Jane’s Advanced Strike Fighters review
Imagine for one moment you are sitting in a worn but familiar cockpit, strapped down tight and gazing through the sun dappled scratches on your Perspex canopy. The heavens await above, cumulous strata clouds moving like ships of the sky awaiting you to join them. Your headset crackles into life; the tower announces your clearance for departure – ready when you are. Your left hand tightens on top of the throttle control and your right wiggles the joystick almost imperceptibly. After the briefest of moments you push down hard on the left, almost feel the obedient blades of the exhaust fan open as the twin turbo fans push out seventeen thousand pounds of thrust fifty feet behind you. Your peripheral vision becomes a blur of colours whipping past, your G-suit struggles to match the afterburners rate of acceleration, whilst your right hand nudges the joystick back and the blur of industrial grey and green becomes a blur freedom blue…you have arrived.
Jane’s Combat Simulations attempted to do just that in the nineties through to the break of the twenty-first century in the form of video games on DOS and Windows. Licensed by EA Games, it has always been a goal to bring some of the excitement, skill and aptitude needed by Navy and Air Force pilots and attempt to translate it through sheer accuracy on the home computer. Most of the time the developers did their real life inspirations credit, other times due to gruelling development cycles not so much.
It is with some surprise then that after a hiatus of over a decade, a videogame carrying the heritage of Jane’s is released seemingly out of the blue and under the proverbial radar. A quick play through illustrates why. It’s not The Jane’s simulator of old, but rather a poor homage to yesteryears Ace Combats.
Destroying the tension
It’s a familiar plot: An economically backward eastern European country struggles against the Goliaths that have surrounded it, and aided by the West in return for the oil that swills beneath its land. The story is not complicated, and even with some twists and turns the story still plods along. Not that one minds of course as a flight game is all about flying, shooting down bogeys and destroying installations at breakneck speed. And this is where Jane’s has an identity crisis. The tactical aspect of the missions are sound in the most regard, but compromises such as a ‘health bar’ and over generous checkpoints siphon out the tension of what could be thrilling missions.
An early example is the requirement to fly at breakneck speeds through mountains under the radar in an attempt to cripple the enemy’s radar posts. Each has to be done in succession and having to eliminate three of them without raising the F-18’s nose above 1500 feet was exhilarating. Except on route to the third I slammed into a mountain wall. I shouldn’t have worried however as it become apparent that the checkpoint was set immediately after the second radar station was destroyed. Thus it came to pass, every time you destroy something vaguely important, a checkpoint shall be set, destroying any tension of making sure you do it right the first time.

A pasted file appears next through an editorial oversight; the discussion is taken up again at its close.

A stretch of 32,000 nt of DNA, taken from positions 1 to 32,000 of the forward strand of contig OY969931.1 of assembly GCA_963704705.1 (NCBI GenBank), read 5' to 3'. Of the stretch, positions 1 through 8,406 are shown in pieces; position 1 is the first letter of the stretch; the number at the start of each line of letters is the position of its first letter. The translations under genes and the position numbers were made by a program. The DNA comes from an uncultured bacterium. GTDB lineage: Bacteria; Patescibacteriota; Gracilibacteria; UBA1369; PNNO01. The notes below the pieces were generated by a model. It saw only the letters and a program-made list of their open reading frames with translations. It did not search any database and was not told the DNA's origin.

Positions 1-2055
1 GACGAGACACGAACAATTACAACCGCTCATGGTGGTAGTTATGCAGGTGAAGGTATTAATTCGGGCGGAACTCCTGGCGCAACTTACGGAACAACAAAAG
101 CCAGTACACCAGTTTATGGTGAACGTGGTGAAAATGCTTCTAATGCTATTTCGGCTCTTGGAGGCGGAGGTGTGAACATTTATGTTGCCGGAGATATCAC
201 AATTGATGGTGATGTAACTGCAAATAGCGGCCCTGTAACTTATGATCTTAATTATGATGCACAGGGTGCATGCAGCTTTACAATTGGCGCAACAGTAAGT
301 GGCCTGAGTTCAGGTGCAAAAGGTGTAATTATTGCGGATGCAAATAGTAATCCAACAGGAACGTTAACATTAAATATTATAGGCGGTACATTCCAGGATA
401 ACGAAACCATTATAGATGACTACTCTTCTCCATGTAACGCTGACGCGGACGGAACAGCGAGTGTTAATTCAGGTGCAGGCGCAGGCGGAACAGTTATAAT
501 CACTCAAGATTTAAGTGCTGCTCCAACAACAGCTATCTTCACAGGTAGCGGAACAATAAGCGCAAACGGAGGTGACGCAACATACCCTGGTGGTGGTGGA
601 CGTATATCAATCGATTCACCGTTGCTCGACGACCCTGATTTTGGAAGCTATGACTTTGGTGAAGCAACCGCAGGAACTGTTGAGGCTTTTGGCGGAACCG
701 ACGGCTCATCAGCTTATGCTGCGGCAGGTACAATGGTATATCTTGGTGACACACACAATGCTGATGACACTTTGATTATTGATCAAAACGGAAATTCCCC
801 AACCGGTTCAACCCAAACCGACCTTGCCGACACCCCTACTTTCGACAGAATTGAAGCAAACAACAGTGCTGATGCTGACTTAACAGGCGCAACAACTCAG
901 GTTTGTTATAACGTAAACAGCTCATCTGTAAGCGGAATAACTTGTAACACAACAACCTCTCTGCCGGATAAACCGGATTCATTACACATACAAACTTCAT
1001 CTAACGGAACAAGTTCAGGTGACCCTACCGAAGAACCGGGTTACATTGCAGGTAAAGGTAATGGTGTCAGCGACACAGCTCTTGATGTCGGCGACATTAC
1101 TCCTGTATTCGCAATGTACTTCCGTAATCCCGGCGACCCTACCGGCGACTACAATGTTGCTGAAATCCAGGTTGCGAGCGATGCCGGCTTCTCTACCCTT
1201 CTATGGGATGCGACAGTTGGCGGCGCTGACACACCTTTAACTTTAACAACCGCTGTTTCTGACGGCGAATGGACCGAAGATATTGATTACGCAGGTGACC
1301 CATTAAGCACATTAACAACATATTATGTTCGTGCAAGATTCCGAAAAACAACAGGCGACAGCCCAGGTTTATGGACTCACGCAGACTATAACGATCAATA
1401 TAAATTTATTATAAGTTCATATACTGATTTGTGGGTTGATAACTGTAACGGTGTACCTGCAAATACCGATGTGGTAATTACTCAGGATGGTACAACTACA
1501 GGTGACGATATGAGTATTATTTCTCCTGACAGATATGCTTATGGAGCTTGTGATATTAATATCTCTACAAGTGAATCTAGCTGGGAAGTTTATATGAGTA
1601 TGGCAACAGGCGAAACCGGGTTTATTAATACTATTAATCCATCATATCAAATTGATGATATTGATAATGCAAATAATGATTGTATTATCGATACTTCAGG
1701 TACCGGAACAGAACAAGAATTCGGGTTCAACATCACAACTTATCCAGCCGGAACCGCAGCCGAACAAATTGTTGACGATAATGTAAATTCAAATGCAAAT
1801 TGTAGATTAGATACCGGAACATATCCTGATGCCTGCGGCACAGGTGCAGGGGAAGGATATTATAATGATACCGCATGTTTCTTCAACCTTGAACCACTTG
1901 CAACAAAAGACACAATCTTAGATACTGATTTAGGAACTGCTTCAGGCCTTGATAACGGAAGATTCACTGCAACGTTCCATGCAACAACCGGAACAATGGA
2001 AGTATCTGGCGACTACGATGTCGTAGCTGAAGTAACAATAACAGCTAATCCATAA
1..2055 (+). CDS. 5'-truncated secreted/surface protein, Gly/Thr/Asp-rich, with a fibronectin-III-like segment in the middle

That’s not to say that Jane’s isn’t pretty to look at because it is. The thirty planes on offer not only handle differently, but have been recreated beautifully for the home screen. The visual effects of missiles streaming through the air towards bandits and the ensuing explosion could give Ace Combat a run for its money. The varying vistas of fictional Azbaristan offer mountainscapes, deserts and industrial areas, each lovingly rendered and pretty to look at from ten thousand feet down to a thousand, though the disappointments are the actual buildings themselves, offering little detail on close inspection and instead only show as textured boxes.
A lone fighter?
A campaign that lasts a solid 4-6 hours and offers replay value for perfectionists may be seen as a little light, but the big selling point of Jane’s is 16 player online matches and a rather hidden 4 player online co-op mode – any mission from the campaign being playable.
Trouble is, whether down to the fact that America had their copy of Jane’s 6 months ago or whether Mass Effect 3 completely eclipsed its launch last Friday, no one is playing this game online. I could not find a single match to join and sat alone in my own hosted match for half hour before giving up. To play online you really have to search some flight friendly forums and beg a few friends to join in the experience with you.
In all Jane’s is a solid performer but only that. A mixture of what the developers would have liked in accuracy has only been translated into how the planes look and fly. The rest is very arcadey and likely to disappoint purists. With online play being nigh on impossible to experience either – Jane is a distinctly average purchase. Think of it as more Iron Eagle and less Top Gun.